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Illustration: Sarah Grillo/Axios

With the iPhone's global dominance waning, there's a growing chorus of skeptics betting that Apple is headed the way of Blackberry and Nokia.

Why it matters: While Apple still generates ridiculous cash flow, the nearly $900 billion megacompany's growth is built on its ability to reinvent and dominate entire product categories, which it hasn't done lately. Doubters don't see evidence that Apple still has the innovative juice it needs to dominate not just tech but the global consumer marketplace.

The iPhone is Apple’s most important product and generates the bulk of its revenue. The App Store and various other offerings feed off the iPhone's ubiquity and popularity.

  • But the iPhone is fast losing market share, and Apple services like streaming music, streaming video and home speakers show no signs of generating similar cash flow.
  • Without Steve Jobs, Apple has struggled to keep up the pace and magnitude of innovations.; Apple Watch, AirPods and other "wearables" are buzzy, but account for a fraction of the company's earnings.
  • "There are just too many negatives," Richard Mathes, president of asset manager Mathes Company, who dumped all his Apple holdings earlier this year, tells Axios. "They’re going to be a slower growth company going forward."

Apple's biggest problem is China, where it is no longer seen as a trend-setting company and the new iPhone has stopped being a must-have, luxury product, says Linda Zhang, CEO of Purview Investments.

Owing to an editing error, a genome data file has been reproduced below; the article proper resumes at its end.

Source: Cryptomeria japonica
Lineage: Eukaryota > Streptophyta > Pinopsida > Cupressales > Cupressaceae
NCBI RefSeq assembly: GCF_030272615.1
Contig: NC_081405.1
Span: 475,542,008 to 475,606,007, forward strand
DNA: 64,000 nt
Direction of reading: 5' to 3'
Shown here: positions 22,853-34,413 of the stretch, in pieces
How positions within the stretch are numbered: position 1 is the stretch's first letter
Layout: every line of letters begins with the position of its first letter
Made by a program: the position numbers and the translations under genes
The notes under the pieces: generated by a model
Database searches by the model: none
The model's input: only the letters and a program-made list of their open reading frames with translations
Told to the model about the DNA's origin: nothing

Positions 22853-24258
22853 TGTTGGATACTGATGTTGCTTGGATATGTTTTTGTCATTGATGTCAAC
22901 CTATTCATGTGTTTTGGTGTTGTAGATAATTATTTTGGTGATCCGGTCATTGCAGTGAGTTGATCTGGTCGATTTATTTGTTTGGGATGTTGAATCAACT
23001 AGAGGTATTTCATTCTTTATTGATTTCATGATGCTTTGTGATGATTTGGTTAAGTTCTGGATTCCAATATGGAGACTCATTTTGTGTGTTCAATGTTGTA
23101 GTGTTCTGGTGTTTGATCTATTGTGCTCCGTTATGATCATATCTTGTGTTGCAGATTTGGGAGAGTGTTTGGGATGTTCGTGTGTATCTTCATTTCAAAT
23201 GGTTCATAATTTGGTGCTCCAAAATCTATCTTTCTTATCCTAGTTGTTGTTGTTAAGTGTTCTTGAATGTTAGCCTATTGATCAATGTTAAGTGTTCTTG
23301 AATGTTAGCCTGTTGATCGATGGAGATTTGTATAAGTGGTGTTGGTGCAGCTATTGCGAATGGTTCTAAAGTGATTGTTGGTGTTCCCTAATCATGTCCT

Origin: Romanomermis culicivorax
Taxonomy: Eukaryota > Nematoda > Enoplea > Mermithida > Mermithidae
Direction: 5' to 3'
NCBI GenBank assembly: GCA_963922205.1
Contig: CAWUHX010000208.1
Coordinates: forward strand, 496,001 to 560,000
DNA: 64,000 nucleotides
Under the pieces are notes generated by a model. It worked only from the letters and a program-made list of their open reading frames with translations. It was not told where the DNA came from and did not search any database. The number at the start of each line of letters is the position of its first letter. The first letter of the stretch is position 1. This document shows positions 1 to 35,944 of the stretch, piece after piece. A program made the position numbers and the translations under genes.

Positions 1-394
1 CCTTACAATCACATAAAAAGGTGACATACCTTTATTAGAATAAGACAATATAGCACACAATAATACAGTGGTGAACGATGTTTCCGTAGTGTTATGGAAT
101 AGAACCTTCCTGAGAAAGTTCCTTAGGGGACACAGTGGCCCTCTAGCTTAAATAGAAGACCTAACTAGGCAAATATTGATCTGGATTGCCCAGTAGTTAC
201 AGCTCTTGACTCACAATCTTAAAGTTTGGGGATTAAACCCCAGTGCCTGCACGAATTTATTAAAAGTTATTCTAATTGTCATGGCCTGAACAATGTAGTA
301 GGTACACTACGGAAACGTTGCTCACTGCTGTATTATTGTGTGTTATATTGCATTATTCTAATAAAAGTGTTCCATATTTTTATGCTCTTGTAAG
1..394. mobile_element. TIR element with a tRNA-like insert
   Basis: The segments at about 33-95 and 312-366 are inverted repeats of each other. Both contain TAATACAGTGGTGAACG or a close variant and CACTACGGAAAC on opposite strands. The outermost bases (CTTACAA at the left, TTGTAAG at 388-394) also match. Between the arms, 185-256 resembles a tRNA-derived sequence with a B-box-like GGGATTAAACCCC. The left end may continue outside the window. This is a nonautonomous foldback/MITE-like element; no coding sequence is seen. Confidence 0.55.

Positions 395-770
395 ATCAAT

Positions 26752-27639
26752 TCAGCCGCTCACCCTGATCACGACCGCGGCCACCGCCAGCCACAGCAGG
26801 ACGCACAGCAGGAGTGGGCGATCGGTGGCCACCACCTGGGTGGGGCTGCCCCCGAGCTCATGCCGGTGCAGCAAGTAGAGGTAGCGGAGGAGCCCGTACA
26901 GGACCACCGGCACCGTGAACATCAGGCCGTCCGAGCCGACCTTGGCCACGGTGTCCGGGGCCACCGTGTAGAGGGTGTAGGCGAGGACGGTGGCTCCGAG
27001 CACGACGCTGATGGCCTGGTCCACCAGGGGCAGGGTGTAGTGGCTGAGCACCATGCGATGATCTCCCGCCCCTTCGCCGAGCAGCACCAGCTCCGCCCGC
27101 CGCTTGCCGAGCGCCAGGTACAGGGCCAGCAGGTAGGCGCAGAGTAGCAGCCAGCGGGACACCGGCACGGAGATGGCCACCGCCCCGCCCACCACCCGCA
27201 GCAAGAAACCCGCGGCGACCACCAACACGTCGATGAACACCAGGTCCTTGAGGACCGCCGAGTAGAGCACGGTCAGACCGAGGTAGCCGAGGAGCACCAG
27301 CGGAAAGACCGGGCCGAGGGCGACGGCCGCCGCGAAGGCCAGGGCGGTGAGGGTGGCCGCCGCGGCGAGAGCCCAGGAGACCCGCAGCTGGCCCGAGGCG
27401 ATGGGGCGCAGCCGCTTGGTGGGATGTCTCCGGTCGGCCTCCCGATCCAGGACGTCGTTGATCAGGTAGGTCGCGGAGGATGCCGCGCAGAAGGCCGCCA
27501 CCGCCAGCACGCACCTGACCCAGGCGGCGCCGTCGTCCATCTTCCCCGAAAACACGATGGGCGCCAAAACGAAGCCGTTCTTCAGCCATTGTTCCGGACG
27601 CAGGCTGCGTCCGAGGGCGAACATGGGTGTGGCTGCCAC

• "The competition is getting fierce, with local brands coming a long way in innovation and quality, at competitive prices."

By the numbers: Globally, consumers are slower to upgrade, and they're switching brands.

  • Apple saw a 30% decline in shipments in Q1 2019 from last year, as "the iPhone struggled to win over consumers in most major markets," data from market research firm IDC shows.
  • It now holds just 11.7% of global smartphone market share, down more than 25% from a year ago.
  • The U.S., where Apple holds its largest market share, saw the biggest decline in shipments.
  • Shipments for Apple's iOS platform are expected to fall by more than 12% this year.

Investors have taken notice. Following the company's first quarter earnings report — which beat expectations, but revealed the steepest decline ever in iPhone sales — Apple has been by far the most shorted company in the world, according to data provided to Axios from data firm S3 Partners.

  • In April, short interest levels were almost double that of the No. 2 most shorted company, Tesla.
  • Its stock has posted solid gains in recent years, but critics point to Apple's growing reliance on stock buybacks — announcing more than $100 billion in repurchases last year.

Yes, but: This could all turn around — because we really don't know what Apple is cooking. The iPhone itself was a second act for Apple, which nearly died in the late '90s.

  • Apple has suggested it's got things in the works on the health/wellness front, leveraging the Apple Watch and its privacy reputation.